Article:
Now, think of some examples of digital therapeutics: a video game to treat children with ADHD, a mobile application to help with insomnia, or a virtual reality program to help with chronic lower back pain. They have a therapeutic intent and generally a lower risk profile. How do you prove those “devices” are safe and effective? In many ways, the process for generating evidence of a DTx is actually more similar to a pharmaceutical than to a medical device. For example, you aren’t proving the video game software can be used to accurately diagnose ADHD. That’s not the claim. Instead, you are trying to prove that using the software helps treat ADHD, similar to the way a drug may. The standards for medical devices just don’t apply to digital therapeutics.
Smriti: Can you please summarize “Setting the Stage for a Fit-For-Purpose DTx Evidentiary Standard” for our readers?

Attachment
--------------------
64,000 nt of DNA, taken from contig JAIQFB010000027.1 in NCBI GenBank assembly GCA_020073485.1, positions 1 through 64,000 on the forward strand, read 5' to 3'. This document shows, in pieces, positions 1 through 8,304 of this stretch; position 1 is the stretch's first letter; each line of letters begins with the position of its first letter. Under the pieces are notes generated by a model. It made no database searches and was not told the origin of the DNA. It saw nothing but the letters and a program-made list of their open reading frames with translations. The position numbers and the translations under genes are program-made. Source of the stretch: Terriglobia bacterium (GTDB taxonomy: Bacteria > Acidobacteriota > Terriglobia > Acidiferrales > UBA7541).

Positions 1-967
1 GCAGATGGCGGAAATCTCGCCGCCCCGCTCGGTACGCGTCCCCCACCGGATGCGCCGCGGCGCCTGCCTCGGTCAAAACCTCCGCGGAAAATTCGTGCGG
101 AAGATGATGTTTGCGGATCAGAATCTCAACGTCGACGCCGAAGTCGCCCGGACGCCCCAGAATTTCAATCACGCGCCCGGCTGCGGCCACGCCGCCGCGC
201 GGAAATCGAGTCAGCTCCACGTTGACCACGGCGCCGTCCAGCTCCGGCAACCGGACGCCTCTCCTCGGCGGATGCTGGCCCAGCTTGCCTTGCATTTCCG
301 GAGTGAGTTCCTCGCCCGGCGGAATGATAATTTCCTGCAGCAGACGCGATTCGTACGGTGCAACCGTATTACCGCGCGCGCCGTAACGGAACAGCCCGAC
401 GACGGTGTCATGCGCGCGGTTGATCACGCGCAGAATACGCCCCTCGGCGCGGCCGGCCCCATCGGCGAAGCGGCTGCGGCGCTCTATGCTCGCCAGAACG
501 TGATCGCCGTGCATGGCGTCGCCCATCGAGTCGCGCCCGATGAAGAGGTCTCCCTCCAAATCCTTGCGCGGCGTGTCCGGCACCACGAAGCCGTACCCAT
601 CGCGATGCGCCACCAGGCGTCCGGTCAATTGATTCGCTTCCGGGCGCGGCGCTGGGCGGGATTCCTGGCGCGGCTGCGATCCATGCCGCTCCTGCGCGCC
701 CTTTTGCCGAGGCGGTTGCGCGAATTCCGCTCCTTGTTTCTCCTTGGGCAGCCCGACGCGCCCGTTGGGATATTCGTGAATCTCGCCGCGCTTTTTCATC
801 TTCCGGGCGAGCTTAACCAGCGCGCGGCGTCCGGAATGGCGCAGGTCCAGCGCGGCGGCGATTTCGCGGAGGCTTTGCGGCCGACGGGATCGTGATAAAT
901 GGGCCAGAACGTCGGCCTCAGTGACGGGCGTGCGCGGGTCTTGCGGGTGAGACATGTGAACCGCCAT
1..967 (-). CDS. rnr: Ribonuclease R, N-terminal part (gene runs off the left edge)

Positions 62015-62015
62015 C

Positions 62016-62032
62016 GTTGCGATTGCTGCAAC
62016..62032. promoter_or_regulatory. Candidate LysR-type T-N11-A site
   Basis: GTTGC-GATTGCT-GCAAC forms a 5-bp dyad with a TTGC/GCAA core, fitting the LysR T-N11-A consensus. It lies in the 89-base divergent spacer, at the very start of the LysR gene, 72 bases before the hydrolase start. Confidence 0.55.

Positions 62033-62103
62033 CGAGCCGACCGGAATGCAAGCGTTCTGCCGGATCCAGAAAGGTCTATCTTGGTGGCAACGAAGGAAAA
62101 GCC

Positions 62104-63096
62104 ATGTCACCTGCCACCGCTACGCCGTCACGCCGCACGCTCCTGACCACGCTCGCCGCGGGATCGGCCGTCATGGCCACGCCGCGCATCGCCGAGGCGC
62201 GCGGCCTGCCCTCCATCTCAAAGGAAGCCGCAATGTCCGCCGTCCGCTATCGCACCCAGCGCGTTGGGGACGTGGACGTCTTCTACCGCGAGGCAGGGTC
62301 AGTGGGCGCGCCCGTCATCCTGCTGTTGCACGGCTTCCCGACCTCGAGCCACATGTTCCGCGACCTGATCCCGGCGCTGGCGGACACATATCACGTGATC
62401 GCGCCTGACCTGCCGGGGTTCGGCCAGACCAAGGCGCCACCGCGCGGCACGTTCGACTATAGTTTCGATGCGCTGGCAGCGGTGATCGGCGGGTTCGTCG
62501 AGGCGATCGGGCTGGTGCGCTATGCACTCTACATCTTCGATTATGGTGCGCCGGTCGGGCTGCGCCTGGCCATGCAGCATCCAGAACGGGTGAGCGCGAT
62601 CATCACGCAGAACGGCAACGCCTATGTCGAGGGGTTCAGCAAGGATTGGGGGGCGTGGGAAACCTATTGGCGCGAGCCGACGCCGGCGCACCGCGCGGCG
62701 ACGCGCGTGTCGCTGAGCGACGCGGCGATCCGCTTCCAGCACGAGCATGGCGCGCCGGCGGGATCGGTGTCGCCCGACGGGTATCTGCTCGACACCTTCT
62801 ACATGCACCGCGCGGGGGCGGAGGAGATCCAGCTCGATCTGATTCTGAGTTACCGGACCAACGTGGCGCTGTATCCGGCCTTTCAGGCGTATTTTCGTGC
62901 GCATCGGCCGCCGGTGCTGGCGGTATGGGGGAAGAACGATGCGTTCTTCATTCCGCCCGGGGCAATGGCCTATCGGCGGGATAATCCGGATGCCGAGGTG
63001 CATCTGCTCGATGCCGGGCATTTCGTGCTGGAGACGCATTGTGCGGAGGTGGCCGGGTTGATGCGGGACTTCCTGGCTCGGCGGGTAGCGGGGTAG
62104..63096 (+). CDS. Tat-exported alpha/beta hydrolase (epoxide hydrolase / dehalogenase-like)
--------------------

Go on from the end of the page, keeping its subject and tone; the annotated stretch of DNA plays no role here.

Whitney Stewart: The guidance offered in the Curebase/DTA joint publication starts by providing sufficient background information on the types of outcomes and endpoints, types of trials, and other general information required to understand the landscape and types of evidence that may be generated for a DTx. This is an important component.
We then go into defining what level of quality should be expected and generated under each clinical outcome domain for the primary stakeholders. Finally, it outlines the phases of development, what types of studies you’ll see at those junctures, and what type of evidence typically is generated in each stage.